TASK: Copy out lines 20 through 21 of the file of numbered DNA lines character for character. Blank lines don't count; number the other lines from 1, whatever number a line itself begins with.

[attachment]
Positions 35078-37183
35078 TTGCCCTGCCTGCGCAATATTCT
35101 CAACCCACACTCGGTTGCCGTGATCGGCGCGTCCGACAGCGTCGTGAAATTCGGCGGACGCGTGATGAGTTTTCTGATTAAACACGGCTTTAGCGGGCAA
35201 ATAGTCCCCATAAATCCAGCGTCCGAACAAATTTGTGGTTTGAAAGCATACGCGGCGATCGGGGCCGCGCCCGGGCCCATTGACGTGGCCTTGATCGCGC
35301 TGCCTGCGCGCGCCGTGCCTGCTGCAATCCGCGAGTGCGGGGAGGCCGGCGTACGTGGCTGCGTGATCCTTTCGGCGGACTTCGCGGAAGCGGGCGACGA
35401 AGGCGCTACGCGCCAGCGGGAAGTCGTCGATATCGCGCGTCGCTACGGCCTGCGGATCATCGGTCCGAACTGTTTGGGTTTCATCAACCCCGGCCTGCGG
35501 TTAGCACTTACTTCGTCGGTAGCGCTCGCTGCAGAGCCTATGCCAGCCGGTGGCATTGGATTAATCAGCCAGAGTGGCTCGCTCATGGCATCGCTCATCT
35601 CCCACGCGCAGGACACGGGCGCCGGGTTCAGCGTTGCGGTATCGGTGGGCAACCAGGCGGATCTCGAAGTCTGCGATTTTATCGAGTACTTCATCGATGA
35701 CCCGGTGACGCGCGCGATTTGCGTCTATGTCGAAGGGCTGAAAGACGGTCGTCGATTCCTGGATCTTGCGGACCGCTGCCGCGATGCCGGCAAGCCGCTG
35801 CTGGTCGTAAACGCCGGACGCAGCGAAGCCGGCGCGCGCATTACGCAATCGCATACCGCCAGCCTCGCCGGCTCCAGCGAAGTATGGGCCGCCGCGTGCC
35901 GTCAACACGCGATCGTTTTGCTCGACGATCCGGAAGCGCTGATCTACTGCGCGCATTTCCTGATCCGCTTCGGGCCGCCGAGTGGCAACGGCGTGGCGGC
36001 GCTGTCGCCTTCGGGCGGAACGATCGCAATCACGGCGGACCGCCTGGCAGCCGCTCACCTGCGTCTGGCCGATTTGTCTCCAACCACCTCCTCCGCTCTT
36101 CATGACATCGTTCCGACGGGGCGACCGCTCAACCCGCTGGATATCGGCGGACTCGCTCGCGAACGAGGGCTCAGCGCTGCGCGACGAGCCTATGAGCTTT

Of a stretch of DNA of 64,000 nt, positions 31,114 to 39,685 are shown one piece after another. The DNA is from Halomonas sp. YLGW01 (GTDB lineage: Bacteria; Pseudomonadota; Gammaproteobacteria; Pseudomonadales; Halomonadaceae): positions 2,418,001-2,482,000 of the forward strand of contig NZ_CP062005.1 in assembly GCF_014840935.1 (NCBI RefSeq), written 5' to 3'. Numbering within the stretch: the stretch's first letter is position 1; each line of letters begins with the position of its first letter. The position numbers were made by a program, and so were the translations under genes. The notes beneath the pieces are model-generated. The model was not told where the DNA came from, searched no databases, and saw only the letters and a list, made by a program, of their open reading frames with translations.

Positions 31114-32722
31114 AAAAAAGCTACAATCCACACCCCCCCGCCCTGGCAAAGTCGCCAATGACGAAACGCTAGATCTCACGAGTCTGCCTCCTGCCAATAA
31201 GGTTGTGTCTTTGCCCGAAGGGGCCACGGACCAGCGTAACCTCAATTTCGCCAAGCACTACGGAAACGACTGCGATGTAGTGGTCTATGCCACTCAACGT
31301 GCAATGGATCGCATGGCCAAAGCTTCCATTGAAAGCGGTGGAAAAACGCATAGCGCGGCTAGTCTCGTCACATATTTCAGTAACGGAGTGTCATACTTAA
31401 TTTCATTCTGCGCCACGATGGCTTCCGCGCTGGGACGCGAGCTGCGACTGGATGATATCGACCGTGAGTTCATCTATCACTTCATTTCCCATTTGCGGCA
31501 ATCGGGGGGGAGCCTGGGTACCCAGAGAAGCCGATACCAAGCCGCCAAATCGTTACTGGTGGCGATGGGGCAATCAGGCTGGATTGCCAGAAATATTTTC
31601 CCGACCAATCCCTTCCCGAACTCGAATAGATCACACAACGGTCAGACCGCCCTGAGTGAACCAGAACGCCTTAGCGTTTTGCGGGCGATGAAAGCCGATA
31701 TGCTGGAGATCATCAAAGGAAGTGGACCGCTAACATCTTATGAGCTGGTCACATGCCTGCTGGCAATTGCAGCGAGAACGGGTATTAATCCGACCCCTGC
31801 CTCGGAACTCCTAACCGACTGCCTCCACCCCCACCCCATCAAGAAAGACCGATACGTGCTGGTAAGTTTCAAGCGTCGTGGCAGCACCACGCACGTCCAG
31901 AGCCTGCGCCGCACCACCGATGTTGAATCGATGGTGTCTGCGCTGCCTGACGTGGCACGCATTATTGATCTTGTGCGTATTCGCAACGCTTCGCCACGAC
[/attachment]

31501 ATCGGGGGGGAGCCTGGGTACCCAGAGAAGCCGATACCAAGCCGCCAAATCGTTACTGGTGGCGATGGGGCAATCAGGCTGGATTGCCAGAAATATTTTC
31601 CCGACCAATCCCTTCCCGAACTCGAATAGATCACACAACGGTCAGACCGCCCTGAGTGAACCAGAACGCCTTAGCGTTTTGCGGGCGATGAAAGCCGATA